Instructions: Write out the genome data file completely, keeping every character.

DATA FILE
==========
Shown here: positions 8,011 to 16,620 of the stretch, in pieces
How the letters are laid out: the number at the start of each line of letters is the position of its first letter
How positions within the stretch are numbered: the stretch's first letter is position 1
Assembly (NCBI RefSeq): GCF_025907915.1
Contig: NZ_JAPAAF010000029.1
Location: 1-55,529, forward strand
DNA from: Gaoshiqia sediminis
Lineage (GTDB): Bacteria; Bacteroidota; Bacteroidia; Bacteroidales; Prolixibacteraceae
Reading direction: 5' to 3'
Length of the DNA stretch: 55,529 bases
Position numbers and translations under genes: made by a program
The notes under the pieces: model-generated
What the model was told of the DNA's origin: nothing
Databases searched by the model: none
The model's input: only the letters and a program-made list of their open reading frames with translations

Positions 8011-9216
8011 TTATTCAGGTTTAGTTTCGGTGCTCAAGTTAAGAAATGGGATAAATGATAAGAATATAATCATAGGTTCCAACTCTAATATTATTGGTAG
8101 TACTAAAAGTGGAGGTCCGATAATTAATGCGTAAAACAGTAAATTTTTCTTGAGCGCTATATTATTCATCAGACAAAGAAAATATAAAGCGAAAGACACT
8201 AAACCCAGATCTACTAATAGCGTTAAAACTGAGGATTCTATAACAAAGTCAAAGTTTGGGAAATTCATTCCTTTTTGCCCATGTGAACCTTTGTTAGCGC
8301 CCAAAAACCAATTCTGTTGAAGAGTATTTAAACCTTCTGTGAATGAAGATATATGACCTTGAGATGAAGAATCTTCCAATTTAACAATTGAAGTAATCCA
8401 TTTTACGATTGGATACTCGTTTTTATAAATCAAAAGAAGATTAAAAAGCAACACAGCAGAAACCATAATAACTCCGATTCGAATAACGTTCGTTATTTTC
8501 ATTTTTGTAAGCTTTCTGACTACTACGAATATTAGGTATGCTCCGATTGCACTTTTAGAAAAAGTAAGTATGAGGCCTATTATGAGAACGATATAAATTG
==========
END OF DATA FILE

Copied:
Shown here: positions 8,011 to 16,620 of the stretch, in pieces
How the letters are laid out: the number at the start of each line of letters is the position of its first letter
How positions within the stretch are numbered: the stretch's first letter is position 1
Assembly (NCBI RefSeq): GCF_025907915.1
Contig: NZ_JAPAAF010000029.1
Location: 1-55,529, forward strand
DNA from: Gaoshiqia sediminis
Lineage (GTDB): Bacteria; Bacteroidota; Bacteroidia; Bacteroidales; Prolixibacteraceae
Reading direction: 5' to 3'
Length of the DNA stretch: 55,529 bases
Position numbers and translations under genes: made by a program
The notes under the pieces: model-generated
What the model was told of the DNA's origin: nothing
Databases searched by the model: none
The model's input: only the letters and a program-made list of their open reading frames with translations

Positions 8011-9216
8011 TTATTCAGGTTTAGTTTCGGTGCTCAAGTTAAGAAATGGGATAAATGATAAGAATATAATCATAGGTTCCAACTCTAATATTATTGGTAG
8101 TACTAAAAGTGGAGGTCCGATAATTAATGCGTAAAACAGTAAATTTTTCTTGAGCGCTATATTATTCATCAGACAAAGAAAATATAAAGCGAAAGACACT
8201 AAACCCAGATCTACTAATAGCGTTAAAACTGAGGATTCTATAACAAAGTCAAAGTTTGGGAAATTCATTCCTTTTTGCCCATGTGAACCTTTGTTAGCGC
8301 CCAAAAACCAATTCTGTTGAAGAGTATTTAAACCTTCTGTGAATGAAGATATATGACCTTGAGATGAAGAATCTTCCAATTTAACAATTGAAGTAATCCA
8401 TTTTACGATTGGATACTCGTTTTTATAAATCAAAAGAAGATTAAAAAGCAACACAGCAGAAACCATAATAACTCCGATTCGAATAACGTTCGTTATTTTC
8501 ATTTTTGTAAGCTTTCTGACTACTACGAATATTAGGTATGCTCCGATTGCACTTTTAGAAAAAGTAAGTATGAGGCCTATTATGAGAACGATATAAATTG